©Wellcome Library, London

Castor oil, pressed from the seeds of the castor oil plant (Ricinus communis), was the ubiquitous 19th century purgative usually taken by mouth but also formulated in enemas. Although the oil is completely non-toxic, the seeds contain ricin, a highly poisonous substance as deadly as strychnine. In this illustration, castor oil is being bottled by hand at the pharmaceutical factory of Allen & Hanburys in Bethnal Green, East London.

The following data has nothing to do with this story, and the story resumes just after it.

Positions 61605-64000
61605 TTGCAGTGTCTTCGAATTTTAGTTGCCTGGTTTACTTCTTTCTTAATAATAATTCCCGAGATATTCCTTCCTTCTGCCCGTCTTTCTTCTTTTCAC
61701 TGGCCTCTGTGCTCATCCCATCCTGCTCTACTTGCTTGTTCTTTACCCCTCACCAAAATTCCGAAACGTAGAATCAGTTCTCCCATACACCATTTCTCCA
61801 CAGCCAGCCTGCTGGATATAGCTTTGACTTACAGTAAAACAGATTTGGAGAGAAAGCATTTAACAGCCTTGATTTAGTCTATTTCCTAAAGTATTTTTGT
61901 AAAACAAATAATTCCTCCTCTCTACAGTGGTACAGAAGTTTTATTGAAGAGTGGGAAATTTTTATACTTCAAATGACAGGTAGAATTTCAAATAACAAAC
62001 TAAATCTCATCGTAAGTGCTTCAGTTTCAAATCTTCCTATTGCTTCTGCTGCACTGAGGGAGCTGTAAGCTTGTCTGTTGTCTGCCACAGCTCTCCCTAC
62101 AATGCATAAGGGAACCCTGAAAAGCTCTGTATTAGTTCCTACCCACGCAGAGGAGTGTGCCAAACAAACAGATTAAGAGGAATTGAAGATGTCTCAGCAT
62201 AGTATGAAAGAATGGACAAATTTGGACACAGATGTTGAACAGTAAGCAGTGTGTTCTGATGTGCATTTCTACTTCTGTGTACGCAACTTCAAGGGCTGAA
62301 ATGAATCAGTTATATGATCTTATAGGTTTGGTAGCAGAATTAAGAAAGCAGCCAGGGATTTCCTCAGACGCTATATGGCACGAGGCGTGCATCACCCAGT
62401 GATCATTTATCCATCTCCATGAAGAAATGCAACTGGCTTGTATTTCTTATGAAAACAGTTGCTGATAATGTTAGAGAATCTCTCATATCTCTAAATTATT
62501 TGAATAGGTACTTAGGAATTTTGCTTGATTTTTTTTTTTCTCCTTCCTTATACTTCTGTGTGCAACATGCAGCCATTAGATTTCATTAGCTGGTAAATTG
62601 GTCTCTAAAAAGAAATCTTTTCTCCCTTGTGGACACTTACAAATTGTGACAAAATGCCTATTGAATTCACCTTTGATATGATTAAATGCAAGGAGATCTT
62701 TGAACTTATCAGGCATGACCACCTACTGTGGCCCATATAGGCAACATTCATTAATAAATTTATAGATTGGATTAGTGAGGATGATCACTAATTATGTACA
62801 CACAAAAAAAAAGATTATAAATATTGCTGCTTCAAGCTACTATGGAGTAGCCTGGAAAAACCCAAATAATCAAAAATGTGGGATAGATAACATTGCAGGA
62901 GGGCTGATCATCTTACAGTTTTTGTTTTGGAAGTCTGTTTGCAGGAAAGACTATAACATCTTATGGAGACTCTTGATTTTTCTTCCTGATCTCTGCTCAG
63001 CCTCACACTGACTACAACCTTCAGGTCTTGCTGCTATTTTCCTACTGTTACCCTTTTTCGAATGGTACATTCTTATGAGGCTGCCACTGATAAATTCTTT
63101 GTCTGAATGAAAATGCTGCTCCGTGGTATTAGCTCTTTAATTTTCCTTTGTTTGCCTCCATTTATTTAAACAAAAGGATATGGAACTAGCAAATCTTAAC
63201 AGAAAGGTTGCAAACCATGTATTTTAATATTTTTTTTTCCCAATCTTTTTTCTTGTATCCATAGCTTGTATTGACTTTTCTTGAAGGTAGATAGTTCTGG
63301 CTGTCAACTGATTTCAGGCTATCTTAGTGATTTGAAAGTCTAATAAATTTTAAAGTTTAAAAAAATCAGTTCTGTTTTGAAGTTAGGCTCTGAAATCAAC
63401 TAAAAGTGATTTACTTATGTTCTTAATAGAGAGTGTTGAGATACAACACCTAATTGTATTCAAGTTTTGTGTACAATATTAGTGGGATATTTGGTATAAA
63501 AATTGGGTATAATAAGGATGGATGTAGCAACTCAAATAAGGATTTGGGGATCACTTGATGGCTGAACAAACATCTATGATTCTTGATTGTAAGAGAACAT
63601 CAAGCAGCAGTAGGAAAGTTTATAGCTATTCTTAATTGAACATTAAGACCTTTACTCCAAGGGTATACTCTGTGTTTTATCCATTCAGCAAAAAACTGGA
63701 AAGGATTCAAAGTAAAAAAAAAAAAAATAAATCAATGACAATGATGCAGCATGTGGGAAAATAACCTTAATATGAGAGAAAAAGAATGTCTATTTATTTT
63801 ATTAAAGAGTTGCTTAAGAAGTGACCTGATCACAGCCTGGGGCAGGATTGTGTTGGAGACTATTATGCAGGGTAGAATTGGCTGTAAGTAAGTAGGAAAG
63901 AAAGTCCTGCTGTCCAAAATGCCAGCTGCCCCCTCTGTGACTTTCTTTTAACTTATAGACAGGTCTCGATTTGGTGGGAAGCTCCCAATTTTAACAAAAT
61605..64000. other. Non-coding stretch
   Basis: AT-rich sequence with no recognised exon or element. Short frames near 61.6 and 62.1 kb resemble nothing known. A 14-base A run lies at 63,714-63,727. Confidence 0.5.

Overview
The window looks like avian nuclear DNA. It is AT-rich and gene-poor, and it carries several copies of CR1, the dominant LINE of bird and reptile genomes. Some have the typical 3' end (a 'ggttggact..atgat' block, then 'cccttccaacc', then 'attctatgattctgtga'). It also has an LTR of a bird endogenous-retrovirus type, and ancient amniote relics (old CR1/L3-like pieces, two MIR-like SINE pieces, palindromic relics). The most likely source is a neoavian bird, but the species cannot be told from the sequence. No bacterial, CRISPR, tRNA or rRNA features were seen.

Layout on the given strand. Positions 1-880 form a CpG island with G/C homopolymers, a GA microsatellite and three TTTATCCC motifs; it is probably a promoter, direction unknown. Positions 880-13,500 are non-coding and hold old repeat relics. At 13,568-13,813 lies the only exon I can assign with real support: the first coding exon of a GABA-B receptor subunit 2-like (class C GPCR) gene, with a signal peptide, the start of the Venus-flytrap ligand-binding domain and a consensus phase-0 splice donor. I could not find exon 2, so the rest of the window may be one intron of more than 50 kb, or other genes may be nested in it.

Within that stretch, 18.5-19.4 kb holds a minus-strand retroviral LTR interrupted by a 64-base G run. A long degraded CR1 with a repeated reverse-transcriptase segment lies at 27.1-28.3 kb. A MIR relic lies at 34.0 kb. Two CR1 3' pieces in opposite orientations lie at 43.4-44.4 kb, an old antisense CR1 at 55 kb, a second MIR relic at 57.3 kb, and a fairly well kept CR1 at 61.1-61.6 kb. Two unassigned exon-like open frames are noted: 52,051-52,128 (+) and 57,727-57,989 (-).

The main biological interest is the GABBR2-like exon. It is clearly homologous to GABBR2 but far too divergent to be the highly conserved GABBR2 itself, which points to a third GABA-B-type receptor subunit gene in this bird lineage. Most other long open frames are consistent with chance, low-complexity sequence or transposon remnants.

Source: Joseph Hatton. 'An historic pharmacy'. Chemist & Druggist (suppl), 28 January 1893.